From the wilderness of Sin the whole congregation of the Israelites journeyed by stages, as the Lord commanded. They camped at Rephidim, but there was no water for the people to drink. 2 The people quarreled with Moses, and said, “Give us water to drink.” Moses said to them, “Why do you quarrel with me? Why do you test the Lord?” 3 But the people thirsted there for water; and the people complained against Moses and said, “Why did you bring us out of Egypt, to kill us and our children and livestock with thirst?” 4 So Moses cried out to the Lord, “What shall I do with this people? They are almost ready to stone me.” 5 The Lord said to Moses, “Go on ahead of the people, and take some of the elders of Israel with you; take in your hand the staff with which you struck the Nile, and go.6 I will be standing there in front of you on the rock at Horeb. Strike the rock, and water will come out of it, so that the people may drink.” Moses did so, in the sight of the elders of Israel. 7 He called the place Massah and Meribah, because the Israelites quarreled and tested the Lord, saying, “Is the Lord among us or not?”

One persistent liability of religion is that it fosters in believers an expectation that God will always provide what they need. Indeed, this short tether of self-interest, which keeps “juvenile” forms of theism closely tied to an individual’s concern for security, provisions, good fortune and life everlasting, has prevented theism itself from evolving apace with our spiritual growth as a species over the millenniums.

When children don’t get what they want, they will typically fuss and complain. And if the world fails to deliver on their demand, they will pout and mope about, making life difficult for everyone else. If parents aren’t consistent in reshaping this behavior – or try too hard to keep these protesters satisfied – children can grow up with a sense of entitlement, thinking that the world owes them what they crave.

But because the world simply cannot deliver on their every demand, many youngsters grow up with deep discontent and an insatiable appetite for more, fueled by an insecurity that drives them to get as much as they can for as little effort as possible. In short, they grow up to become consummate consumers, with just the right mix of low self-awareness, impossible expectations, and a blatant disregard for how their behavior negatively impacts the larger community of life.

In the biblical myth-cycle, the Eviction from Eden and the Exodus from Egypt are really two angles on the same event, looked at from different elevations along the spiraling course of human development. The surplus provision and instant gratification of Eden in early childhood soon become conditions of captivity for the human spirit in its late adolescence, which must grow up, move on, and start taking responsibility in life.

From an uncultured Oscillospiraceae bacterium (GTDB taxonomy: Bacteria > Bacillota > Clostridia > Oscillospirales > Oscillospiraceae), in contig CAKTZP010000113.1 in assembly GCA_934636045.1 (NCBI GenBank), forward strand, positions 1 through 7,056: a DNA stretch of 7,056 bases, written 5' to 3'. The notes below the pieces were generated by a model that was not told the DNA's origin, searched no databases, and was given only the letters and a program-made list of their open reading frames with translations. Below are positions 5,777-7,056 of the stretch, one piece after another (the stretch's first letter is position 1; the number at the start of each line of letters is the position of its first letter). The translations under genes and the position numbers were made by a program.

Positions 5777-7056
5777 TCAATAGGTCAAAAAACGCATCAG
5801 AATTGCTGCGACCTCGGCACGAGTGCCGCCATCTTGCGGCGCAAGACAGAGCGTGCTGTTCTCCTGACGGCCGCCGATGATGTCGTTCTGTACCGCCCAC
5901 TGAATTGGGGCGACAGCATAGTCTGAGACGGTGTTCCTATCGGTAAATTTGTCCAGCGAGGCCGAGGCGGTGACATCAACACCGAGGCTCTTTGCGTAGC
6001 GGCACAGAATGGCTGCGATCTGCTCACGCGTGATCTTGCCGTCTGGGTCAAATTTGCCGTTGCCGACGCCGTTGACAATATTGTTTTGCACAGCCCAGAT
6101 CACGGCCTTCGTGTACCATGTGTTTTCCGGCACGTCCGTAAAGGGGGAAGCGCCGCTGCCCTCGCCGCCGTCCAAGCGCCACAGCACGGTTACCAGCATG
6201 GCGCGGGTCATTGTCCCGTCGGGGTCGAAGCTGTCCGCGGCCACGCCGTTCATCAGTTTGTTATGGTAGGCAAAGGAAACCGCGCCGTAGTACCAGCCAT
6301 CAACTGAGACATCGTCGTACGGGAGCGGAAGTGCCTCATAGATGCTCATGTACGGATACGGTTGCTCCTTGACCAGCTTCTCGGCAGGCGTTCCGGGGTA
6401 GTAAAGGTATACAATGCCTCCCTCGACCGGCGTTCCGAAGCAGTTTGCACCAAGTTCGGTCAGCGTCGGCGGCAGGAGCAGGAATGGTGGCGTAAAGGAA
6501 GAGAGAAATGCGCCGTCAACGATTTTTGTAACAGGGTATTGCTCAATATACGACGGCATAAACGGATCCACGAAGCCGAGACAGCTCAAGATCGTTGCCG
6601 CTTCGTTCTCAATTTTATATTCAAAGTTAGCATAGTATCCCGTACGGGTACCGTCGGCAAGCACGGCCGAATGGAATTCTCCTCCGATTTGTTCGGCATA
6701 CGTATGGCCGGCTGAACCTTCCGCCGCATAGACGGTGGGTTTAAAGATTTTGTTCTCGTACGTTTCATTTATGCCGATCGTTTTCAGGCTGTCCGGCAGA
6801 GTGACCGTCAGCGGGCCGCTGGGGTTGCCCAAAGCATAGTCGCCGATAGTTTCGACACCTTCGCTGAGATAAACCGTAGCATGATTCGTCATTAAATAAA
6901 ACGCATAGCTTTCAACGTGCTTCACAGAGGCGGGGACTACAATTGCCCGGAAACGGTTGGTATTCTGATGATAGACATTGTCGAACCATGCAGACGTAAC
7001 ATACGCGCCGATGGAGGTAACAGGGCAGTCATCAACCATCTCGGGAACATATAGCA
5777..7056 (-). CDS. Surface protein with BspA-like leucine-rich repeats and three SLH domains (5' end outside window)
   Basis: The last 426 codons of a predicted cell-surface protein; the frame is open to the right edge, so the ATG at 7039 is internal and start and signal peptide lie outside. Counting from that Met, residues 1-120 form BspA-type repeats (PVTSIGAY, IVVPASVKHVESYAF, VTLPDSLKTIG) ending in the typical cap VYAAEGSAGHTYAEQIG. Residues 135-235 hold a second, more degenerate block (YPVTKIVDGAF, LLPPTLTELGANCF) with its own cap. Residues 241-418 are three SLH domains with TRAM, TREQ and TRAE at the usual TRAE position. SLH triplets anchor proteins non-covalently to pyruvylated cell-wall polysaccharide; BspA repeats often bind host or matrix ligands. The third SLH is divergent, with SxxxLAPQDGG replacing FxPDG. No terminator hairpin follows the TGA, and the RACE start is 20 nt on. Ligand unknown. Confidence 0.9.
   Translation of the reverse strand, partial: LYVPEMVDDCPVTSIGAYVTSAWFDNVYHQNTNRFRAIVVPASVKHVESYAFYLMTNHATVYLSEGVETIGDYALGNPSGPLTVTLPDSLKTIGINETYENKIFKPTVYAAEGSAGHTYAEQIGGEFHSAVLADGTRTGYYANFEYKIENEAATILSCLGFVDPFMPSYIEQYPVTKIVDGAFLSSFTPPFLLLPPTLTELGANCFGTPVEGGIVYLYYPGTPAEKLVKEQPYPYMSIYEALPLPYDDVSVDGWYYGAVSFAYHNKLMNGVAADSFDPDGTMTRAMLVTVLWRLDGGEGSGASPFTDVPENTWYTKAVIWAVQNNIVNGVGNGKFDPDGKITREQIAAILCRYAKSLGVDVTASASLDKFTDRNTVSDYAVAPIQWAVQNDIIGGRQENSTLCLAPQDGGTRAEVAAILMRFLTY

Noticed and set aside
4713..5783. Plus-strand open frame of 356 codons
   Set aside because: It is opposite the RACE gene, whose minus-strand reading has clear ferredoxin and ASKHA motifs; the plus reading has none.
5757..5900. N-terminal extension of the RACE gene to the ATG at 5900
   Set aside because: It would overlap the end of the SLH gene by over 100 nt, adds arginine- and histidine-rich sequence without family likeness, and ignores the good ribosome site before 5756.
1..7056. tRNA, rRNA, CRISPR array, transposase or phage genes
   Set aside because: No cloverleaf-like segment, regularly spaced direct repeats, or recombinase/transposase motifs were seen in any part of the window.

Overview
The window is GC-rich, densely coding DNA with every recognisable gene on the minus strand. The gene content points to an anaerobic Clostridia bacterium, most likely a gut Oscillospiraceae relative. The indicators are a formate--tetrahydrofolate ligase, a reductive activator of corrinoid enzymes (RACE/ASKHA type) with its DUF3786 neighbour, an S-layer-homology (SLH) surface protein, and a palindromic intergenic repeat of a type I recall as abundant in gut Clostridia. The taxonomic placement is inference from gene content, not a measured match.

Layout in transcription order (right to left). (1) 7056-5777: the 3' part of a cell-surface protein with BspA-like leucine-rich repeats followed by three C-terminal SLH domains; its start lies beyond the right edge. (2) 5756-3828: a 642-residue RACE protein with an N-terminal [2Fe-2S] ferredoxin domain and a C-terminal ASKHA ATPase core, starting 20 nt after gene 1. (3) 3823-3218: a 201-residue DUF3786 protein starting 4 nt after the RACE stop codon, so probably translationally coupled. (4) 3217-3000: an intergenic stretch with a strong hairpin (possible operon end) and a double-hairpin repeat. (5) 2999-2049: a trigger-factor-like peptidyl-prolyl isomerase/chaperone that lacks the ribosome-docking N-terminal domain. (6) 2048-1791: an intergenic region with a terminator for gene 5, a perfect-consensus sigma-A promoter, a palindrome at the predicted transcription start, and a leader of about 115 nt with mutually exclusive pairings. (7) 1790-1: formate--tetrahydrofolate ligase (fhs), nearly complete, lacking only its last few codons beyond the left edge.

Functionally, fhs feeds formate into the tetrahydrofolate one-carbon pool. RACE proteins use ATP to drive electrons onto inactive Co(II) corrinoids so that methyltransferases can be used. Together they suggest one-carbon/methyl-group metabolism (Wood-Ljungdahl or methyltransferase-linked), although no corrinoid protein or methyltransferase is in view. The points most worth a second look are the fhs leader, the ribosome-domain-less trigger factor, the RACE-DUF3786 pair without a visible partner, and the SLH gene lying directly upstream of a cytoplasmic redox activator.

Adolescents typically want freedom without responsibility, however, and the old securities of Egypt often tempt us to forsake maturity and fulfillment for what we think we really need and deserve.

At yet another turn of the spiral, Exile from Jerusalem, these complaints in the desert wilderness will eventually resolve into a grieving loss, a deeper self-understanding, and a search for God in the midst of suffering.


How does quarreling with Moses and complaining about not having water to drink amount to “testing the Lord”? When their need for water in the desert wasn’t instantly gratified, the Israelites began to question whether or not God was really with them.

The patron deities of theism emerged as the hidden agencies behind the forces that support and stress human existence. A storm god was regarded as behind the storm that devastated a village, which didn’t fix the damage, certainly, but did provide an explanation for the disaster. That is to say, it was made meaningful.

If the explanation is that god is angry and punishing the village for its sin, then at least it has meaning – and the mind needs meaning like the body needs water and food and air to breathe.

If you believe in a god whose “job” is to provide for you, protect you from harm, or love you unconditionally, then every time there isn’t bread on the table when you want it, rescue from danger when you need it, or the warm feeling of being the apple of your god’s eye, you might well begin to doubt and lose faith.

God had called Abram out of his homeland, liberated the Hebrews out of bondage, and renewed a covenant with Moses – all of it working out a promise to bring the people into a greater destiny, which included their responsibility as “a light to the nations.”  God didn’t say, “I’ll take care of you and give you everything you want,” but rather, “You will be a vehicle of my blessing to all people.”

With the promise still unfulfilled – because they were still only on the way – the people lost focus and started fixating on their immediate needs. In effect, they cried out: Forget the future and your  so-called purpose for us! We’re thirsty NOW and you don’t care!

In doubting God’s covenant commitment and larger intention, they were thereby “testing the Lord.” Because God wasn’t present to them according to their demands, they accused him of being absent.